In Class News

May 14, 2018 at 2:48 pm

Students Study UK Sport and Culture at Manchester, England over Spring Break

Students prepare to watch an English Premiership football match in Stoke City, England, shown here sitting in the stands at the stadium.

Students prepare to watch an English Premiership football match in Stoke City, England.


Every year Dr. David Bell, Associate Professor of Linguistics, takes a group of students to Manchester, England for the UK Sport and Culture spring break study abroad program.

This year the group was joined by Annie Brackley, Sports Administration Instructor.

The course consists of online modules with lectures, readings, and movie clips about topics such as fandom and cultural identity, fan chants and songs, trash talk, motivational half-time speeches, sport announcer talk, sport writing and the representation of sport in the movies, the semantics of team names and athlete nicknames, sport metaphor and the relationship of sport and politics.

In Manchester, the focus is mainly on soccer or rather “football.” Manchester has become the most famous football city in the world – Manchester United are the world’s most valuable club and Manchester City are the world’s richest football club. Students visit the stadiums of United, City and Liverpool, and meet with officials, historians, and fans.

This year the group also met with Steven McInerney, who runs the YouTube fan channel “Esteemed Kompany.” And of course,  the group attended an English Premiership match, traveling down to Stoke to see Stoke City versus Man City, with Manchester winning 2- 0.

Manchester is also the first industrial city. Students visit the People’s Museum and the Museum of Science and Industry, which tell the story of the Industrial Revolution and the development of “Cottonopolis” as Manchester was nicknamed. Students also visit Chetham’s Library, where Karl Marx and Friedrich Engels studied together.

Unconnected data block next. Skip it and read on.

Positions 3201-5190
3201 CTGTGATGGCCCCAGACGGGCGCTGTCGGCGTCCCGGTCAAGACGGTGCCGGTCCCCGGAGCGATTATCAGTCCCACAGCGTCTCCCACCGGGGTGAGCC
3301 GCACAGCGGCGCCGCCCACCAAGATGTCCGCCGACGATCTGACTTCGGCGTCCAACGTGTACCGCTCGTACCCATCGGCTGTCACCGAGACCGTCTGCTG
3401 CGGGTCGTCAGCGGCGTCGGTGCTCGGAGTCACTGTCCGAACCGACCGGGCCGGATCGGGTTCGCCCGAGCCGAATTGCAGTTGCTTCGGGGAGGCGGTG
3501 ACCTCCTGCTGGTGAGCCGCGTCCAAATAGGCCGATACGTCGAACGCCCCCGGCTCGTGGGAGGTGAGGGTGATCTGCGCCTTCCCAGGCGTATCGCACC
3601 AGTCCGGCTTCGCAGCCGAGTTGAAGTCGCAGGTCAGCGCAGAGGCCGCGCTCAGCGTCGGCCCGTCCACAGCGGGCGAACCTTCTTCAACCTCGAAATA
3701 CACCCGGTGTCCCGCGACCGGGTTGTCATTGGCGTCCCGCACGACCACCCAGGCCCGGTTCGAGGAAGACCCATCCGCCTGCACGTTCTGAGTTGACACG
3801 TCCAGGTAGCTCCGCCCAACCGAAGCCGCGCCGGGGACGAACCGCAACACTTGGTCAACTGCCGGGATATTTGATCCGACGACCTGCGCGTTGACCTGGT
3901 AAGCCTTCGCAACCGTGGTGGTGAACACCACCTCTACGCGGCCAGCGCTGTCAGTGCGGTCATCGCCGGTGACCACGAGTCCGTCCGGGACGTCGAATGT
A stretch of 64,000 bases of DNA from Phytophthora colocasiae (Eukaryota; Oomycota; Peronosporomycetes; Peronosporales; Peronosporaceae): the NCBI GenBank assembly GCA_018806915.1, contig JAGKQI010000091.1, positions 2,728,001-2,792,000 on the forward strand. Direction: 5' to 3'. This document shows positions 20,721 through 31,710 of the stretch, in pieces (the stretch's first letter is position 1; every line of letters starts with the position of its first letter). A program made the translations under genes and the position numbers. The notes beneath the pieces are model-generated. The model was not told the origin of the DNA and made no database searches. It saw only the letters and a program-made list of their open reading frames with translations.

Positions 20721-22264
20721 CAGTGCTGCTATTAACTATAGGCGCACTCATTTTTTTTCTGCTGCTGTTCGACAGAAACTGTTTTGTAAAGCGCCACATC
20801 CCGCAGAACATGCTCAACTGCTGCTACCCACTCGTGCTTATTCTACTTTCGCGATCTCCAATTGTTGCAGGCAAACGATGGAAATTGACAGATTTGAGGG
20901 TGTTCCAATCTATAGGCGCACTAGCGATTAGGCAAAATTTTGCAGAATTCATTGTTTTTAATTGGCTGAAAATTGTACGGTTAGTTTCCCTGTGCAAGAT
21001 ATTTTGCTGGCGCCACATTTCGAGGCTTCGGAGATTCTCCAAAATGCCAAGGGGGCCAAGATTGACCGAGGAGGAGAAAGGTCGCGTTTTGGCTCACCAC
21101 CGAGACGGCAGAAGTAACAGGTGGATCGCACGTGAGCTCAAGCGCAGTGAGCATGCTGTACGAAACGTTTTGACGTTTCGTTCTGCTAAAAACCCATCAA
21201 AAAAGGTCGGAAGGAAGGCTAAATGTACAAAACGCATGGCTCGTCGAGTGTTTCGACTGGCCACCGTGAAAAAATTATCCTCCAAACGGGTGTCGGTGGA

The industrialization of Manchester also is connected to the birth of football as a popular entertainment for the working class. The Factory Act, which made Saturday a half-day working day, allowed workers to watch football matches in the afternoon at the traditional kick-off time of 3 p.m. The English Football League was founded in Manchester in 1888. Soon after Manchester City, who started as a church social club, and Manchester United, who began as a railway workers team, joined the league.

About the Spring Break Study Abroad Program

Undergraduate students can choose to get credits for the trip as a Tier III, Language, Culture, and Sport, or as LING 2750 Language and Culture. Graduates can take it as LING 5880 Special Topics.

UK Sport and Culture study abroad program takes place over 2019 spring break, March 9-17. For more information, contact Dr. David Bell at

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